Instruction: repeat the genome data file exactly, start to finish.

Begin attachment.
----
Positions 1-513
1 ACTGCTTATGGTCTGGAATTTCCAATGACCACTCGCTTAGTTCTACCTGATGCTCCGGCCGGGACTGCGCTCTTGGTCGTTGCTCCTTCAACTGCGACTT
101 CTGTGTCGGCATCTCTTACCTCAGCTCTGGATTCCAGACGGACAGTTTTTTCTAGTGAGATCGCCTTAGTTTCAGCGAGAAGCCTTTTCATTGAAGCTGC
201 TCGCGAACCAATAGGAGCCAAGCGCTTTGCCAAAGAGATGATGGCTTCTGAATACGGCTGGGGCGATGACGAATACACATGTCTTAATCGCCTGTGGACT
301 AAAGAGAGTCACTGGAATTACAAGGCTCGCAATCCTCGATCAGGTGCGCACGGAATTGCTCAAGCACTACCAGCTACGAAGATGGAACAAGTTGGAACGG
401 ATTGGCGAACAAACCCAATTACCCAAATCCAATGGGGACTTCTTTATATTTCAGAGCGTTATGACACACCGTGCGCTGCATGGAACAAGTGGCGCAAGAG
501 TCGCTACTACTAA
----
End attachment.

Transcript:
Positions 1-513
1 ACTGCTTATGGTCTGGAATTTCCAATGACCACTCGCTTAGTTCTACCTGATGCTCCGGCCGGGACTGCGCTCTTGGTCGTTGCTCCTTCAACTGCGACTT
101 CTGTGTCGGCATCTCTTACCTCAGCTCTGGATTCCAGACGGACAGTTTTTTCTAGTGAGATCGCCTTAGTTTCAGCGAGAAGCCTTTTCATTGAAGCTGC
201 TCGCGAACCAATAGGAGCCAAGCGCTTTGCCAAAGAGATGATGGCTTCTGAATACGGCTGGGGCGATGACGAATACACATGTCTTAATCGCCTGTGGACT
301 AAAGAGAGTCACTGGAATTACAAGGCTCGCAATCCTCGATCAGGTGCGCACGGAATTGCTCAAGCACTACCAGCTACGAAGATGGAACAAGTTGGAACGG
401 ATTGGCGAACAAACCCAATTACCCAAATCCAATGGGGACTTCTTTATATTTCAGAGCGTTATGACACACCGTGCGCTGCATGGAACAAGTGGCGCAAGAG
501 TCGCTACTACTAA